The first step to curing a problem is admitting you have one (or something to that effect); I was once that mom that believed sending children to daycare was the devil. Sure, one day they’d go to school and it’s essentially the same thing (but with more kids and fewer adults per classroom), but that was a moot point. Daycare (thought with a shudder at one time) was just awful. I would never send my precious little girl to daycare. She had all the friends she needed, she was home with me all day, she was smart, educated, intelligent, funny and got along just fine with other kids since she spent so much time with them since all our friends have kids her age. Being that I work from home, many people would ask me why I didn’t just send her to daycare a few hours a day so I could get things done. Well, I would never. I brushed off their suggestions with a, “Just because theirs goes to daycare doesn’t mean mine should. I mean, I work from home and my kids should be with me.”
Then came the day that my daughter began VPK; I cried. I worried for her. I called several times. She had an amazing day, loved every second of it and never cried once in the mornings when I dropped her off. She saved that for when I picked her up and she didn’t want to go. “Why not leave her in after-care for a few hours a day for the week?” I was asked. Um, what part of “I’m at home,” do you not understand, I wondered. It would never happen.
Until it happened, of course; and that was quickly followed up with the enrollment of my youngest daughter, then 2, in the same school. I loved the curriculum-based program. I loved that at 2 she was learning to read and write and do all the things that toddlers learn to do. I loved the structure and the friends she was making, and the art projects she was bringing home. I loved it all, and I was done for. Then I found out I was pregnant with twins, and part-time (3 hours a day, 3 days a week) became ‘Goodbye’ at 9:30 and ‘Hello’ at 4 (which coincided with the start of kindergarten from 9-3:30). It’s been 2+ years since I began my kids in school – though the twins are still home with me even after a year – and I love every second of it (my kids aren’t whining that they’re bored every 3 seconds and fighting with one another and someone else has the patience to teach them the things that they ignore me about….and I can get work done and actually focus on them when they’re home. Imagine that!). But I’ve also learned that there are some serious myths about kids that go to daycare, and I’m here to share them with you so that perhaps the former “Me’s” of the world will chill out and relax a bit.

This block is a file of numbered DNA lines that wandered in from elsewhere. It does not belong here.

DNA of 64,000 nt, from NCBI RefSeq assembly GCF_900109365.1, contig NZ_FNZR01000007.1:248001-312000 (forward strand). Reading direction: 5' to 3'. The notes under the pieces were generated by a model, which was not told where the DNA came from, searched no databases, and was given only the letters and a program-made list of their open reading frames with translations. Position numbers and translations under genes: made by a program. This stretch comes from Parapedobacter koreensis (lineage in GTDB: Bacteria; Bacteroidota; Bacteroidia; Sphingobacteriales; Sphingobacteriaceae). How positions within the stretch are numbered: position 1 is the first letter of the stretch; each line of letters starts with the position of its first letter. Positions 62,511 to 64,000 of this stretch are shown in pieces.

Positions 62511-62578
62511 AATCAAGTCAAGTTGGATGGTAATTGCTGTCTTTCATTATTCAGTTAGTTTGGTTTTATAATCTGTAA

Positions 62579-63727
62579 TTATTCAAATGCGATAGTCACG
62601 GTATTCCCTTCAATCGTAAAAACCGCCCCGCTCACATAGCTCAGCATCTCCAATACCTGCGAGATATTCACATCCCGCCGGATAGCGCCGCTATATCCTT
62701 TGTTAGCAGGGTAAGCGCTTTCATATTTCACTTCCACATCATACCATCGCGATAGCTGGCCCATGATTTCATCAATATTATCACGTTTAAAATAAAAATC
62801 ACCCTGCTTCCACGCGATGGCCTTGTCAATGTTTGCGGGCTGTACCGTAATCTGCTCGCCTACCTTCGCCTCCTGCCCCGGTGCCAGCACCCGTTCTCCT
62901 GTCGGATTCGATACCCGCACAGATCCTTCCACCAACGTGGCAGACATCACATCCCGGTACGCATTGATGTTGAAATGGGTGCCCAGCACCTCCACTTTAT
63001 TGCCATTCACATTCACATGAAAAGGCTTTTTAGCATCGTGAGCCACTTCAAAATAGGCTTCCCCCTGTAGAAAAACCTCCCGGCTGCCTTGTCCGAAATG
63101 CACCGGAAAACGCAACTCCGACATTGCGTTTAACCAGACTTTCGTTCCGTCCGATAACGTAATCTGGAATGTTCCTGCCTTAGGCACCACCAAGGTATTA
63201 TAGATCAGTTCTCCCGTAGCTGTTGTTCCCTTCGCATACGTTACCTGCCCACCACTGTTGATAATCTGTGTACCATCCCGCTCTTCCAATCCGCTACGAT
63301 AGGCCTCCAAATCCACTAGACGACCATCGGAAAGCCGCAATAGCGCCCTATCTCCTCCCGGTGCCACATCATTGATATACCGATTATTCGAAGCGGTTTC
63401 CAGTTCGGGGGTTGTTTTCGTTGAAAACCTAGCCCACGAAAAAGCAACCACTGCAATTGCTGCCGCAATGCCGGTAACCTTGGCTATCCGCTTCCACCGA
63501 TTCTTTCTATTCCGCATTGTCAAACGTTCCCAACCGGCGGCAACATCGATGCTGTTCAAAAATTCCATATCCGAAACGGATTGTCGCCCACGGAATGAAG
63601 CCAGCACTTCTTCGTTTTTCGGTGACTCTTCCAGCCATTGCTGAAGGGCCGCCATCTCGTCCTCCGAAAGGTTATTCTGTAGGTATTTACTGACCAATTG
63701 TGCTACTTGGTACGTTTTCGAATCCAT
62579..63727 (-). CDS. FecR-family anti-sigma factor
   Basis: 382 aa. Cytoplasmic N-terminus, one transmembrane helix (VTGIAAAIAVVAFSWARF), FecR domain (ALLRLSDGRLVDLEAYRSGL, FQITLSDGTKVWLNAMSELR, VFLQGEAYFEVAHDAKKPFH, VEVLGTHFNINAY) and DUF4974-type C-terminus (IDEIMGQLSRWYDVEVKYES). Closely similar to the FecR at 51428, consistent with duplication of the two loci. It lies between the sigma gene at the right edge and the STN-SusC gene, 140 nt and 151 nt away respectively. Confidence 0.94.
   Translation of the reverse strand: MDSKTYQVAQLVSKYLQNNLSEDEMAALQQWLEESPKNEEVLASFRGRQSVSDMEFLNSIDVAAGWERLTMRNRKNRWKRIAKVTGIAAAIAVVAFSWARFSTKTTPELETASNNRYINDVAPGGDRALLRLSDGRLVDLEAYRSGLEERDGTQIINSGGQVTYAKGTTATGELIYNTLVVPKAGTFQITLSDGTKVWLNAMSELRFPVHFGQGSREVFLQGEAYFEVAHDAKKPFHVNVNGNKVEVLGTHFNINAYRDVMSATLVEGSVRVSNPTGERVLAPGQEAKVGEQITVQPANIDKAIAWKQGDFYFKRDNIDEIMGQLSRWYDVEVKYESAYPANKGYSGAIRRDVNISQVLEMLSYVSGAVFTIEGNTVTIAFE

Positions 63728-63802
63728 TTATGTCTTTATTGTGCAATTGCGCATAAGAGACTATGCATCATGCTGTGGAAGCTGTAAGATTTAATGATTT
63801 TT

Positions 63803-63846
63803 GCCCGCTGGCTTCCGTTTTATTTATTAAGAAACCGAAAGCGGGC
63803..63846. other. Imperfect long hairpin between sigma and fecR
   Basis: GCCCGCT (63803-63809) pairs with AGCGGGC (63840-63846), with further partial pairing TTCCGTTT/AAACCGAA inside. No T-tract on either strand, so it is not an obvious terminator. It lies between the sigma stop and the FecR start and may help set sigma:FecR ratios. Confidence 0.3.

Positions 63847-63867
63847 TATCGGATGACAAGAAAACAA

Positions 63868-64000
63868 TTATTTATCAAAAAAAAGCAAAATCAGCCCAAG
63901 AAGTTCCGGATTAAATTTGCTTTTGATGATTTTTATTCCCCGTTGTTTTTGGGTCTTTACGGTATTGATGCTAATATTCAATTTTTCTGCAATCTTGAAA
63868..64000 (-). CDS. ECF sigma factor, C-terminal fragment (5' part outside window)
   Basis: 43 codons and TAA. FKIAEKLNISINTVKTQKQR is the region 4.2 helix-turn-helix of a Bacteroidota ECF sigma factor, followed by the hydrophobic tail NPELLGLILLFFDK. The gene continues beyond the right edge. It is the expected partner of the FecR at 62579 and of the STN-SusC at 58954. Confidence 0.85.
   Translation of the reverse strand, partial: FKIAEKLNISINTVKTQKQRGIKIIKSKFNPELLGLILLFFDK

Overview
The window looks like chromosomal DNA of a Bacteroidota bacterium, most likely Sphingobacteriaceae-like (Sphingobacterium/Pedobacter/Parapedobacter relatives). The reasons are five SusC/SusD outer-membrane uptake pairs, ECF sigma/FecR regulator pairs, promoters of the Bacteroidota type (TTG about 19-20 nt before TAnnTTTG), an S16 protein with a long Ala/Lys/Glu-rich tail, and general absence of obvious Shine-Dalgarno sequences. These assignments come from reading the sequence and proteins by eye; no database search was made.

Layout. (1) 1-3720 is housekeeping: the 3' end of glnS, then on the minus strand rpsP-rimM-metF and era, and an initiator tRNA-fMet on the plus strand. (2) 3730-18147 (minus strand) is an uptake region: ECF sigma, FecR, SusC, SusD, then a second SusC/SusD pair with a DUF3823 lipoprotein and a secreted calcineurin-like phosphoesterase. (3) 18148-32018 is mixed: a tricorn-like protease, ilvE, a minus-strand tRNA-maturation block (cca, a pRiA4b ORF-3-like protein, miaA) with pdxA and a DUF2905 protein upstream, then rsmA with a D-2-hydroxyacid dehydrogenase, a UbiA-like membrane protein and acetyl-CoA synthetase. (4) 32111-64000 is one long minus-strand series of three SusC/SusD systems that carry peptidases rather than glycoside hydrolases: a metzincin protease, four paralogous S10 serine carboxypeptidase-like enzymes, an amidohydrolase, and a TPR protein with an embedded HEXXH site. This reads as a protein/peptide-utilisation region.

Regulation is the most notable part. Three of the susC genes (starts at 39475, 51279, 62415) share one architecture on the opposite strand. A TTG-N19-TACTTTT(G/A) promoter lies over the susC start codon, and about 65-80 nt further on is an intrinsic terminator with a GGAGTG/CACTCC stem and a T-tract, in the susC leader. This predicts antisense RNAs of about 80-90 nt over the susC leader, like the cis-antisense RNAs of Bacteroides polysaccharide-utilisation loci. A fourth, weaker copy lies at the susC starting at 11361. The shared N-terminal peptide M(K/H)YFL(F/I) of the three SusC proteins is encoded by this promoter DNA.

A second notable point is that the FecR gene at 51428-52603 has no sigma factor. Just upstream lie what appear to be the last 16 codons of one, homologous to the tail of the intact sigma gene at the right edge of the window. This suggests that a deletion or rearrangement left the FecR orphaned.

They’re Sick all the Time
Sure, they get sick once or twice a year, but we’ve never gone through the “My kids are sick all the time,” deal that so many people say will happen once kids are in daycare. My kids either have some seriously amazing immune systems or something, because it’s just not an issue (though I do understand it is for some). With two kids in school for more than 2 years, I’ve only been called once to come get one of my children not feeling well.
They’re Starved for Attention
They’re really not. My kid gets so much attention at daycare. She gets a lot more there than she does when she’s home with me and I’m working and begging her to leave me be for just a few more minutes. She’s always doing something fun and enjoying herself, and her teacher is always giving the kids attention.